As rates of teenage pregnancy escalate across Cambodia, so too are the numbers of young mothers going without food − with devastating consequences. Corinne Redfern reports
It’s been three weeks since 17-year-old Choun Nita gave birth to her daughter, Choy Manich, and 36 hours since she last ate any food. Her breast milk has nearly dried up and she needs to steady herself against the wall as she stands. ‘I don’t know what to do,’ she whispers. ‘My baby is so small and weak. I’d do anything to keep her alive, but this is all I have. I’m scared I’ll have to give her away.’ Her husband refuses to provide money for formula milk, she adds.
Nita’s story is echoed by thousands of girls across Cambodia, where the teenage pregnancy rate has doubled since 2010, with babies handed over to ‘orphanages’, non-governmental organisations and grandparents alike, as their young mothers struggle to find work in factories, rubbish-dump sites and karaoke bars. They dream of raising their family, but high divorce rates (older husbands often disappear) and a deeply ingrained Cambodian tradition dictating ‘men eat first’ means they simply can’t afford to feed their children.
Sern Sreyoun, 19, nods as she hears of Nita’s experiences. She too was unable to feed her infants when they were born. Fast forward to present day, and she now doesn’t know what her five-year-old son Septven’s favourite game is, or where her three-year-old daughter, Dina, slept last night. She doesn’t even know if they go to school, let alone where they live. ‘Last year, my mother said I wasn’t feeding [my children] enough, and that they would be better off in an orphanage,’ the teenager explains. ‘She took them in the middle of the night when I was asleep, and travelled for two hours to Phnom Penh to give them away. She won’t tell me who to, but they’re so little. Every night, I lie awake and imagine them crying. What if nobody knows how to make their tears stop?’
It’s been five days since Sreyoun has eaten, and her vision is flecked with stars. She got engaged when she was at school, after her parents accepted the proposal from a classmate on her behalf in return for two sacks of rice. ‘As we couldn’t afford a ceremony, they sent me away from our hut to consummate the marriage without any warning,’ says Sreyoun. ‘I was so scared that I ran away and slept outside every night for two weeks. My husband complained I wasn’t fulfilling my duties, and my mum told me that my father had already eaten half of the rice and that we couldn’t afford to pay it back. That night, I went to his bedroom and gave in.’ Within a year, the teenager was pregnant. ‘I was so young and so thin, I didn’t have breast milk,’ she remembers. ‘One of my neighbours told me to mix sugar with rainwater to feed my baby.’ Septven developed severe diarrhoea and began losing weight. ‘I didn’t have the money to take him to the hospital,’ she says. My husband refused to help me − he said he was my baby, and my responsibility.’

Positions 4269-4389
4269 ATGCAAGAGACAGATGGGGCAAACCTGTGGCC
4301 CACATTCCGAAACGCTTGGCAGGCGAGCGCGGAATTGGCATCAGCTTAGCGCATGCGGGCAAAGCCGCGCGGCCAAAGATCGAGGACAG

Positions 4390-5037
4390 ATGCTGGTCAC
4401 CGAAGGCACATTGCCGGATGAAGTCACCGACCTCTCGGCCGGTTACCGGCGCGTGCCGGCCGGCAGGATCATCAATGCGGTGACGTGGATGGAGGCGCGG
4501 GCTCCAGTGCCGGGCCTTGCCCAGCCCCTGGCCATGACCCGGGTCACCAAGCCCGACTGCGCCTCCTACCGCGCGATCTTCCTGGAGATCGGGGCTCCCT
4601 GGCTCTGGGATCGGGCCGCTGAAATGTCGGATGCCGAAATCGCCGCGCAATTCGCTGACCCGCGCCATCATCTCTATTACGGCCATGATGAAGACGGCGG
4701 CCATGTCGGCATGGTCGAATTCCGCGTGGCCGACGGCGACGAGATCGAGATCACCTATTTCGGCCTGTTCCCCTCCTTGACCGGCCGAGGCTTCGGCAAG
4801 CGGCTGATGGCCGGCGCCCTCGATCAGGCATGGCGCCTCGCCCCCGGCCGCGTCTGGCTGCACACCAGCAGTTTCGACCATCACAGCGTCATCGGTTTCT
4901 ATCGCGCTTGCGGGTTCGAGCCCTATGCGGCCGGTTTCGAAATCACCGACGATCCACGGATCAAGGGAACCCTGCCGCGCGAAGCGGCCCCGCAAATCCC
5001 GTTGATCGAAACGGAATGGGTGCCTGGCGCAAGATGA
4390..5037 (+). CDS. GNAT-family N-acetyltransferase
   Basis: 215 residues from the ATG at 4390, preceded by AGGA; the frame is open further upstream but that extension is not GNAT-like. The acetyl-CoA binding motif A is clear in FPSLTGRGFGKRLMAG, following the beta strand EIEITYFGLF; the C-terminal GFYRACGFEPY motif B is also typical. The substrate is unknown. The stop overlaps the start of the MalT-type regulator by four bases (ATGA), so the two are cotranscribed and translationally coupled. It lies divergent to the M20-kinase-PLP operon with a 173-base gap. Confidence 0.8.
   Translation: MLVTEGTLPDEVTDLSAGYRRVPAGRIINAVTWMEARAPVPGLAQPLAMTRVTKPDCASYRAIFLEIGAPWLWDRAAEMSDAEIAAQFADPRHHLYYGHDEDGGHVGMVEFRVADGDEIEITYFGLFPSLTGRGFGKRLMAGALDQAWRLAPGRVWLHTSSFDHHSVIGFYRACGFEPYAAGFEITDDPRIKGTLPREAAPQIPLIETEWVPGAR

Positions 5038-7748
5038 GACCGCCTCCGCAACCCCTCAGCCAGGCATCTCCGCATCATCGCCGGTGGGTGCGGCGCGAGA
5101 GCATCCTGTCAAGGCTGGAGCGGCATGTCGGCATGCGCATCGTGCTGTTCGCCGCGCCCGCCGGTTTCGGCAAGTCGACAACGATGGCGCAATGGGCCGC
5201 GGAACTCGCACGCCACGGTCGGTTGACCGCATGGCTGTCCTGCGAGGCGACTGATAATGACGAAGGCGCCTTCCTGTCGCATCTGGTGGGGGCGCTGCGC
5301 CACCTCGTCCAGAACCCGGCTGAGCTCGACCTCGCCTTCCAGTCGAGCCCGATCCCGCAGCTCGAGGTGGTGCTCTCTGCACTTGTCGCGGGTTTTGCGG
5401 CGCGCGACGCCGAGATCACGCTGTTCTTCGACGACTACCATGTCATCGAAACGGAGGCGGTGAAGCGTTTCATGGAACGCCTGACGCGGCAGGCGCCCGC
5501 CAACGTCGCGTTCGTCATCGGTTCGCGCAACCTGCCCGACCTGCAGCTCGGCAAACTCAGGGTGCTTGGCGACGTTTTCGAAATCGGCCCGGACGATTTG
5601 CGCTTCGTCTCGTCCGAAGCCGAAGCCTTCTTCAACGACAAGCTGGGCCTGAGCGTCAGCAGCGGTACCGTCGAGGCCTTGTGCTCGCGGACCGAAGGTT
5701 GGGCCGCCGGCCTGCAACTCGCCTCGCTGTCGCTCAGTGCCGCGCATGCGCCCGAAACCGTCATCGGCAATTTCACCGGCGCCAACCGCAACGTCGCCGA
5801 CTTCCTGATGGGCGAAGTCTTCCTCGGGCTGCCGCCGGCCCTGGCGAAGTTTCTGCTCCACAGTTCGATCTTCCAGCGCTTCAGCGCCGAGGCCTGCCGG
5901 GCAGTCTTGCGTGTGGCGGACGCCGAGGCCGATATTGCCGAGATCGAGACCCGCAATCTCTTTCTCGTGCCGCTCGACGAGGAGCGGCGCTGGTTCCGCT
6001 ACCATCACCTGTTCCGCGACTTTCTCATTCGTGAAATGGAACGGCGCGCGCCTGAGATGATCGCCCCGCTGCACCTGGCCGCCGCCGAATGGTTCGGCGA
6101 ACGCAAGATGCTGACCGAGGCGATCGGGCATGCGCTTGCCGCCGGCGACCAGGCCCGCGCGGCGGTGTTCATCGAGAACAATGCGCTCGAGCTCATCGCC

Touch Sreypin can also relate. At 16, working as a scavenger on one of Phnom Penh’s largest dump sites, she is seven months pregnant with her second child. ‘I think I love my husband, but he insists on eating all the food,’ says Sreypin. ‘He says he is hungrier than me because he is a man. I don’t want to give my children away, but I think about it sometimes. I often have to feed my daughter sugar and water to make her stop crying, then I drink only water myself for three or four days in a row. Sometimes, I feel so weak I have to sit down.’
On the other side of the country, in Mondulkiri, doctors say 50 per cent of children show signs of malnutrition. ‘I see their mothers demonstrating the same symptoms,’ says Peang Sreytoch, a senior midwife in the rural community of Dak Dam, on the border of Vietnam. ‘I am treating increasing numbers of teenage girls who have been forced into marriage. Their families are so hungry that they believe one less mouth to feed will make things better, but then the girl gets pregnant immediately, and she doesn’t receive any support.’
For Sreyoun, without her children, there’s little for her to focus on. Her husband has left her, and the village shuns her for failing her family. ‘I used to hate my mother for giving my babies away,’ she says. ‘Now, when I close my eyes, I picture my children growing big and tall. I hear them laughing, and I imagine them eating until they don’t ever want to eat any more. But when I open my eyes, my face is always wet.’
Find out more about Corinne’s ‘Crying Hunger’ series on Instagram (www.instagram.com/cryinghunger). For more information on how you can help, visit friends-international.org. This report was funded by the European Journalism Centre.
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